The judge conducted an eight-day trial in January and February 2011. The state produced testimony from four police officers, the victim, and the physician who treated the victim in the hospital. At trial, the victim identified defendant as the individual who attacked him. Defendant did not testify and produced three witnesses: a McDonald's shift manager; his girlfriend, who is also the victim's co-worker's mother; and the co-worker. The jury then found defendant guilty of the assault and weapons-related offenses. On March 18, 2011, the judge granted the State's motion to treat defendant as a persistent offender, pursuant to N.J.S.A. 2C:44-3a, and imposed an aggregate nine-year prison term with four years of parole ineligibility.*fn4 This appeal followed.
On appeal, defendant raises the following points:
THE TRIAL COURT'S FAILURE TO INSTRUCT THE JURY ON THE ISSUE OF IDENTIFICATION, AND THAT IT WAS THE STATE'S BURDEN TO PROVE IDENTIFICATION BEYOND A REASONABLE DOUBT, DEPRIVED DEFENDANT OF HIS RIGHT TO A FAIR TRIAL ON COUNTS ONE, TWO, AND THREE, AND CONSTITUTED PLAIN ERROR, BECAUSE DEFENDANT'S IDENTITY AS THE VICTIM'S ATTACKER WAS THE KEY ISSUE ON THOSE COUNTS. U.S. Const. amend. VI, XIV; N.J. Const. art. I, ¶¶ 1, 9, 10. (Not Raised Below).
THE SENTENCE IMPOSED WAS EXCESSIVE, UNDULY, PUNITIVE, AND MUST THEREFORE BE REDUCED.
Defendant also raised the following points in his pro se brief:
DEFENDANT WAS DENIED THE EFFECTIVE ASSISTANCE OF COUNSEL, WHERE COUNSEL FAILED TO REQUEST AND/OR REFUSED TO ACCEPT AN IN-COURT IDENTIFICATION JURY CHARGE: FAILED TO MOVE TO SUPPRESS OUT-OF-COURT STATEMENTS ALLEGEDLY MADE BY DEFENDANT: FAILED TO FULLY DEVELOP A DEFENSE, THEREBY CONFUSING JURORS, THUS RESULTING IN DEFENDANT BEING DENIED HIS RIGHT TO A FAIR TRIAL, AND THE EFFECTIVE ASSISTANCE OF COUNSEL. U.S. Const. art. I, ¶¶ 1, 10. (NOT RAISED BELOW).
THE TRIAL COURT FAILED TO GIVE JURORS A CHARGE ON HOW TO ASSESS POLICE OFFICERS' TESTIMONY, THUS VIOLATING DEFENDANT'S DUE PROCESS AND FAIR TRIAL RIGHTS. U.S. Const. amend. 6, 14; N.J. Const. art. I, ¶¶ 1, 10. (NOT RAISED BELOW).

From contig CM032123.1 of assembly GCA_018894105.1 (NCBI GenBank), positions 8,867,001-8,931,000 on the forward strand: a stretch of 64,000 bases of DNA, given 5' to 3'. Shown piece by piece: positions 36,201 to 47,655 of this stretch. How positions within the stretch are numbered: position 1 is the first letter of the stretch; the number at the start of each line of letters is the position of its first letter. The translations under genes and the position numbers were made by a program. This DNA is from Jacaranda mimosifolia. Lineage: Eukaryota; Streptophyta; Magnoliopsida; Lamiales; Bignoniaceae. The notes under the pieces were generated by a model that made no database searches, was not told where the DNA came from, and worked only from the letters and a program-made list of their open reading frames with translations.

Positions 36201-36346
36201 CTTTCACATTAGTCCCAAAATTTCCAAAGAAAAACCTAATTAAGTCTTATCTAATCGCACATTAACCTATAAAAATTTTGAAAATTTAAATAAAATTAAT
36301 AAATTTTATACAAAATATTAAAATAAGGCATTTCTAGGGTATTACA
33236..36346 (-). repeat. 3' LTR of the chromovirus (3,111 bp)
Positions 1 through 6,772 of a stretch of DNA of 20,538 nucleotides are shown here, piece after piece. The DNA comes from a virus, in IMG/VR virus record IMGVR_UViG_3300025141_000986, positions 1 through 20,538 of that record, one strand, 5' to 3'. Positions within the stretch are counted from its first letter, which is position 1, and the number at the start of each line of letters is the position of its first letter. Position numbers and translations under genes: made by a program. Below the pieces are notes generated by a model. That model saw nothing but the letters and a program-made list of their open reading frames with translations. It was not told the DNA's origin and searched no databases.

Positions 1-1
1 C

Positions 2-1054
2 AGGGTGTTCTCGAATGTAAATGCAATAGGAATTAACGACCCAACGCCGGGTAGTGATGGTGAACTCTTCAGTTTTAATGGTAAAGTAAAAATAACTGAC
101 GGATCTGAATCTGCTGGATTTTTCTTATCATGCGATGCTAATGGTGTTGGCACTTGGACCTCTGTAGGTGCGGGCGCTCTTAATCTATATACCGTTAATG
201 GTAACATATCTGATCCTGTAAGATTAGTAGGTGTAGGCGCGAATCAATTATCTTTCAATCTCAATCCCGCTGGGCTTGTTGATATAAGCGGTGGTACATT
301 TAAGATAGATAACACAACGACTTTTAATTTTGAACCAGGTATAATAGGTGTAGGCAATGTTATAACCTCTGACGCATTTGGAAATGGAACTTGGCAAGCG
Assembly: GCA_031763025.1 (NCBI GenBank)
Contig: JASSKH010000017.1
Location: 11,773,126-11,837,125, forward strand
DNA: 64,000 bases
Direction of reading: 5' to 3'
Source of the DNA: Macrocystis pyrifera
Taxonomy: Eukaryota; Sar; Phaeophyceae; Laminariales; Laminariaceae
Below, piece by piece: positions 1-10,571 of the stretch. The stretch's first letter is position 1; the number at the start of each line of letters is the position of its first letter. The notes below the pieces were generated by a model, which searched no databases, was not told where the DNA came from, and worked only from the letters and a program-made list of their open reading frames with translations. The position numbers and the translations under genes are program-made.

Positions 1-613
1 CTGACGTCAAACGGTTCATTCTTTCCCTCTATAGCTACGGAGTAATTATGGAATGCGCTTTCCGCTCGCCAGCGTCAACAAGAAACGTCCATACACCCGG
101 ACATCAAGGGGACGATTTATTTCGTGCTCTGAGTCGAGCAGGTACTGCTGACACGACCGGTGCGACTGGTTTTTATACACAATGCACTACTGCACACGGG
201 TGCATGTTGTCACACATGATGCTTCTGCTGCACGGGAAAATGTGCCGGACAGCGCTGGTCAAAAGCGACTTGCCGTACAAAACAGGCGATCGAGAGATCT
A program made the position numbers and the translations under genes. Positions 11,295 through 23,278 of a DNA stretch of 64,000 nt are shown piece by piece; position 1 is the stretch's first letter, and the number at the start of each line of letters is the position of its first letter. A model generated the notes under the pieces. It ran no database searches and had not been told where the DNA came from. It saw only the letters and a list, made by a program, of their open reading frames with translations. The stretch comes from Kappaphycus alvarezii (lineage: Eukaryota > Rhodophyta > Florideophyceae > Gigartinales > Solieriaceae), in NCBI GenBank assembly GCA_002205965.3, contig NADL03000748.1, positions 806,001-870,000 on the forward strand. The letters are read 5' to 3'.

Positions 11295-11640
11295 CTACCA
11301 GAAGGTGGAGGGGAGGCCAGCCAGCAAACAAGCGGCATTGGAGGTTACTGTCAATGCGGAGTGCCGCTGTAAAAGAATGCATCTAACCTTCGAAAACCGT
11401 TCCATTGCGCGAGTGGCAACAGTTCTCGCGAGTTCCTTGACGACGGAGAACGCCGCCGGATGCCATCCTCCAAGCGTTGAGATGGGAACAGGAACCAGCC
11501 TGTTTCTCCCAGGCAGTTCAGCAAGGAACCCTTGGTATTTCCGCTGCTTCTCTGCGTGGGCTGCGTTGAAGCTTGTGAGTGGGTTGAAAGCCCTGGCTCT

JURORS NAPPING AND/OR OTHERWISE NOT PAYING ATTENTION TO TESTIMONY AND THE TRIAL COURT'S INSTRUCTIONS, RESULTED IN DEFENDANT BEING DENIED HIS RIGHTS OF DUE PROCESS AND A FAIR TRIAL. U.S. Const. amend. 6, 16; N.J.
Const. art. I, ¶¶ 1, 10. (NOT RAISED BELOW).
THE WEAPON DEFENDANT WAS ALLEGED TO HAVE USED IN THE INCIDENT, SHOULD HAVE BEEN SUPPRESSED DUE TO A CHAIN OF CUSTODY VIOLATION INTER ALIA, THUS VIOLATING DUE PROCESS AND APPELLANT'S RIGHT TO A FAIR TRIAL. U.S. Const. amend. 6, 14; N.J. const. art. I, ¶¶ 1, 10. (NOT RAISED BELOW).
We begin by addressing defendant's contention that the judge erred by failing to charge the jury on the victim's in-court identification. Defendant maintains that the judge should have provided the jury with instructions on how to evaluate such identifications.
It is well settled that appropriate and proper jury charges are essential in a criminal case to assure a fair trial. State v. Reddish, 181 N.J. 553, 613 (2004). When a defendant identifies an error in the charge, we must evaluate the charge in its entirety. State v. Figueroa, 190 N.J. 219, 246 (2007). Although a flawed jury charge is a poor candidate for rehabilitation or the application of the harmless error rule, State v. Simon, 79 N.J. 191, 206 (1979), a defendant must still demonstrate that the error affected the outcome of the jury's deliberations, State v. Jordan, 147 N.J. 409, 422 (1997).